Bates Gill, CEO of United States Studies Centre, says "old-style issues" such as tariffs remain the major sticking points in the final stage of the Trans-Pacific Partnership (TPP) talks.» Read More
Puru Saxena, CEO of Puru Saxena Wealth Management, says Beijing has underestimated the impact of its crackdown on margin lending.
Lara Magnusen, portfolio strategist and portfolio manager at Altegris Advisors, discusses the impact of Greece and Iran nuclear talks on the price of crude oil.
Dan Scott, VP, investment strategy & research at Credit Suisse, says European markets will likely see a flight to safety on Monday, with periphery markets in for greater volatility.
On Monday, shares of Toshiba plunged as much as 5 percent amid an ongoing independent investigation into accounting irregularities. CNBC's Kaori Enjoji reports.
Francis Lun, CEO at GEO Securities, explains why there is room for more policy support, adding that the reasonable trading level for the A-share market is around 3,000.
Dramatic measures rolled out over the weekend propped up China's stock market on Monday, but nervousness remains. CNBC's Eunice Yoon reports from Beijing.
While the 'No' vote is seen by Europeans as hastening the process of a "Grexit", the Greeks do not share the same view, says Warren Hogan, chief economist at ANZ.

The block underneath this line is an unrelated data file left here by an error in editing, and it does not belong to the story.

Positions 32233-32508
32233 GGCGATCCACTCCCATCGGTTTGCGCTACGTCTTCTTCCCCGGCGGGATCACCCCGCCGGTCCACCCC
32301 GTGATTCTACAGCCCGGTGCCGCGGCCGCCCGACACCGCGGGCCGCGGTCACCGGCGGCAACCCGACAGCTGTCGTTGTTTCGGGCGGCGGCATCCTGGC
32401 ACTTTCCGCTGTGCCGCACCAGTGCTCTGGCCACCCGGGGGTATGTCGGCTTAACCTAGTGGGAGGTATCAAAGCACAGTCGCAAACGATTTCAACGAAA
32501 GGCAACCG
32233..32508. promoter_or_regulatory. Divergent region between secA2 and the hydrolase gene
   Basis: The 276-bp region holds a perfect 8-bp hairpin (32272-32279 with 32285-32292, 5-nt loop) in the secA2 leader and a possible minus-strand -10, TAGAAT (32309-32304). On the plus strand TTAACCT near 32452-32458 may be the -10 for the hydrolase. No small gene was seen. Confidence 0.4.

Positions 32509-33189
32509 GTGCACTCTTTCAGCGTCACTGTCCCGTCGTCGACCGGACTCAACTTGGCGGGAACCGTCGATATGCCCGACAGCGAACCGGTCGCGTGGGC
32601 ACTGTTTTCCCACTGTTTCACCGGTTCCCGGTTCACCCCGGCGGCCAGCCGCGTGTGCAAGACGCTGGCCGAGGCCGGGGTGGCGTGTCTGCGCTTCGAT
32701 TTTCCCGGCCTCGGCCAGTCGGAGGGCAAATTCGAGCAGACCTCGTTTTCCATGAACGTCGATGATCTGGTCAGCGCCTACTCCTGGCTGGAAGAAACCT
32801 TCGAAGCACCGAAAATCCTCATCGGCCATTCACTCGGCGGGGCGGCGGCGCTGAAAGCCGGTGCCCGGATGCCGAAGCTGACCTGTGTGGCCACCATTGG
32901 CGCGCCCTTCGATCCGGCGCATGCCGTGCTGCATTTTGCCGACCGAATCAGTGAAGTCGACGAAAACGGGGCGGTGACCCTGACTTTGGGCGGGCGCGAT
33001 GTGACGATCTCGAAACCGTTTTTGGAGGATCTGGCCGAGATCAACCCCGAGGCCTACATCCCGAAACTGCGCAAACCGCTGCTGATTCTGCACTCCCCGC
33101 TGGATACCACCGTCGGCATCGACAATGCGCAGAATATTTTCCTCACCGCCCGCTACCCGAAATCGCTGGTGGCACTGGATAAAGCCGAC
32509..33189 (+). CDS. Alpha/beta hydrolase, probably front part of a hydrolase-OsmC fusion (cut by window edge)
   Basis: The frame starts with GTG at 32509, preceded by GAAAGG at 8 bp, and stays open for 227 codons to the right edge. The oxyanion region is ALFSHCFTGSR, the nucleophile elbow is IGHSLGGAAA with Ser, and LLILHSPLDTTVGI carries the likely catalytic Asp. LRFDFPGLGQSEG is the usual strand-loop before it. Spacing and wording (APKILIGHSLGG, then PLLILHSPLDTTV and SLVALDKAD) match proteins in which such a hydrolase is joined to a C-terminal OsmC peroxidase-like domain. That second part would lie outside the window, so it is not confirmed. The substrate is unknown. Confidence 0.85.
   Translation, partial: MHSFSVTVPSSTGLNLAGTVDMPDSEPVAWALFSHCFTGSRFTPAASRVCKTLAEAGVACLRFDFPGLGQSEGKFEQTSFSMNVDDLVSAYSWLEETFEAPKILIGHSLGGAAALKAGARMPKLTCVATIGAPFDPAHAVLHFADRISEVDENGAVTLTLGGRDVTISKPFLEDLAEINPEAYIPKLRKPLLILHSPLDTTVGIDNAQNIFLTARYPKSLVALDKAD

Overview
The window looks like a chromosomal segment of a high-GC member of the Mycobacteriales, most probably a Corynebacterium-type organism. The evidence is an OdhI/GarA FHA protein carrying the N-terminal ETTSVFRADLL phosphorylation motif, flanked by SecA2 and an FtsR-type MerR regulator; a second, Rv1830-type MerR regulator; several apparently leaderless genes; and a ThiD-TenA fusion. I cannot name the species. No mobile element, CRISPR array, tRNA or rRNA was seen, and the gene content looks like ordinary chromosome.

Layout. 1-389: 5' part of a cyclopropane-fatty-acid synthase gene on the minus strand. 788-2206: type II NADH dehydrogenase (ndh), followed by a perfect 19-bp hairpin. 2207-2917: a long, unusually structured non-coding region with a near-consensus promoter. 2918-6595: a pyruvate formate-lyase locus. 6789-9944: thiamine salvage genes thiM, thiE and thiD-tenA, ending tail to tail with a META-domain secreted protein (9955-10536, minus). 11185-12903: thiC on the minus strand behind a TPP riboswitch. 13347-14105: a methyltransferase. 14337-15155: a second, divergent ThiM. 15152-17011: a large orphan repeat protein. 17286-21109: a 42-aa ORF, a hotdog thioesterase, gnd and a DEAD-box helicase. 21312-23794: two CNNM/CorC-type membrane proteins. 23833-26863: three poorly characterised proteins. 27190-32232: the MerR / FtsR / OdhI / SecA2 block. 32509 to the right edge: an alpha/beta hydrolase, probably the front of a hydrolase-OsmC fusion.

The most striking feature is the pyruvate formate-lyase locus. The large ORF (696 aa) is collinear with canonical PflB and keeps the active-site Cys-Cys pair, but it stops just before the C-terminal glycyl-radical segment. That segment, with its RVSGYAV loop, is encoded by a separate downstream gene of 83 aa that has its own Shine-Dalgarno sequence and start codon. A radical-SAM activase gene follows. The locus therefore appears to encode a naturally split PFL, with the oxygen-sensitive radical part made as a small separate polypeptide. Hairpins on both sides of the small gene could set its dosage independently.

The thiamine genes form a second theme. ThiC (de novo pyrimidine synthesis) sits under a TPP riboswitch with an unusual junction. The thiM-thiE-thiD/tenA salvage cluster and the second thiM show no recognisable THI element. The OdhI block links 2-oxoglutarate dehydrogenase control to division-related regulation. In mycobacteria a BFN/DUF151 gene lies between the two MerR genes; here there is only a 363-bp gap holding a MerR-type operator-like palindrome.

Ian Bright, senior economist at ING, discusses the findings of ING's latest survey which revealed that the sharing economy is poised for rapid growth in Europe.
Richard Champion, deputy CIO at Canaccord Genuity Wealth Management, says Greece will see further instability in the short to medium term if the "Yes" camp wins Sunday's referendum.
Manpreet Gill, senior investment strategist at Standard Chartered, says a "No" vote in Sunday's referendum will give Prime Minister Alexis Tsipras more bargaining power, but it doesn't necessarily means a "Grexit."
As the stock markets extend their losses, the risk of a further unwinding of margin positions will become more imminent, says Louis Wong, head of research at Phillip Securities.
Evariste Lefeuvre, chief economist North America & Head of Multi Asset Strategies at Natixis, says the outcome of Sunday's referendum is highly unpredictable.
Sim Moh Siong, FX strategist at Bank of Singapore, expects strong U.S. economic data to force the Fed to raise interest rates.
Nicholas Ferres, investment director of global asset allocation at Eastspring Investments, says improving European data signal a return to above-trend growth.
Joel Whitaker, SVP, global head of research at Frontier Strategy Group, outlines the risks for major oil international companies to get back into Iran.
Even if the Greeks vote "no" in the referendum, it won't lead to a definite "Grexit" and negotiations could still go on for 6-9 months, says Neil Dwane, CIO-Equity Europe at Allianz Global Investors.
While Sony's share sale indicates a positive step to expand a profitable business, the move diluted the company's shareholders, says Charles Sizemore, CIO at Sizemore Capital Management.
Arup Raha, chief economist at CIMB, says a Greek contagion is unlikely due to the ECB's massive bond-buying program and the fact that Europe had years to prepare for a "Grexit."
Christopher Wheeler, U.S. bank analyst at Atlantic Equities, says the execution of a cost-cutting plan will be the main challenge for Deutsche Bank's new CEO John Cryan.
Even if there is a successful nuclear deal, Iran will need some time to ramp up oil production due to years of underinvestment, says Azlin Ahmad, editor, crude oil at Argus Media.
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